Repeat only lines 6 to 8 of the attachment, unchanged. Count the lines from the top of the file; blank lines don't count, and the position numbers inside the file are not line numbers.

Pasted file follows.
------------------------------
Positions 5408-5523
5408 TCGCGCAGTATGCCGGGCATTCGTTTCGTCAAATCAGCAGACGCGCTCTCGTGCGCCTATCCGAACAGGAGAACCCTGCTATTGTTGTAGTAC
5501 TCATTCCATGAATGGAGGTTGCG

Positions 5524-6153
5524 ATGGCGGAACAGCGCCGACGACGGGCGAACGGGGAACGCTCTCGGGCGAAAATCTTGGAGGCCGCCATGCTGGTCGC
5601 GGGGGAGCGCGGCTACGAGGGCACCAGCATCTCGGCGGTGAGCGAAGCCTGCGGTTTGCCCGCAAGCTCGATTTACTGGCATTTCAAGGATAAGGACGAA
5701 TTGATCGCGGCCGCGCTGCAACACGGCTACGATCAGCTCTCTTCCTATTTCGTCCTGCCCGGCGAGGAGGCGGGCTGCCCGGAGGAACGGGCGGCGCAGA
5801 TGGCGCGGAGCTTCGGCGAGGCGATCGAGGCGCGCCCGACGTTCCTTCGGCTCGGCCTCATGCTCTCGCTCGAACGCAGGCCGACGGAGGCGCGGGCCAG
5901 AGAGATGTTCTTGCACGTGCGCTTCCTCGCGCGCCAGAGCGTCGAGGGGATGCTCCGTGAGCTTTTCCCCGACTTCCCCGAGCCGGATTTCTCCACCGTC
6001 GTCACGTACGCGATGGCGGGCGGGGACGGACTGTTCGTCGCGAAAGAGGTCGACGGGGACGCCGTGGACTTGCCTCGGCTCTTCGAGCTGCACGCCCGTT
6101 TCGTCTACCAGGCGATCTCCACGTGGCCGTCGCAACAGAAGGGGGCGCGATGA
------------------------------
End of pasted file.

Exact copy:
5601 GGGGGAGCGCGGCTACGAGGGCACCAGCATCTCGGCGGTGAGCGAAGCCTGCGGTTTGCCCGCAAGCTCGATTTACTGGCATTTCAAGGATAAGGACGAA
5701 TTGATCGCGGCCGCGCTGCAACACGGCTACGATCAGCTCTCTTCCTATTTCGTCCTGCCCGGCGAGGAGGCGGGCTGCCCGGAGGAACGGGCGGCGCAGA
5801 TGGCGCGGAGCTTCGGCGAGGCGATCGAGGCGCGCCCGACGTTCCTTCGGCTCGGCCTCATGCTCTCGCTCGAACGCAGGCCGACGGAGGCGCGGGCCAG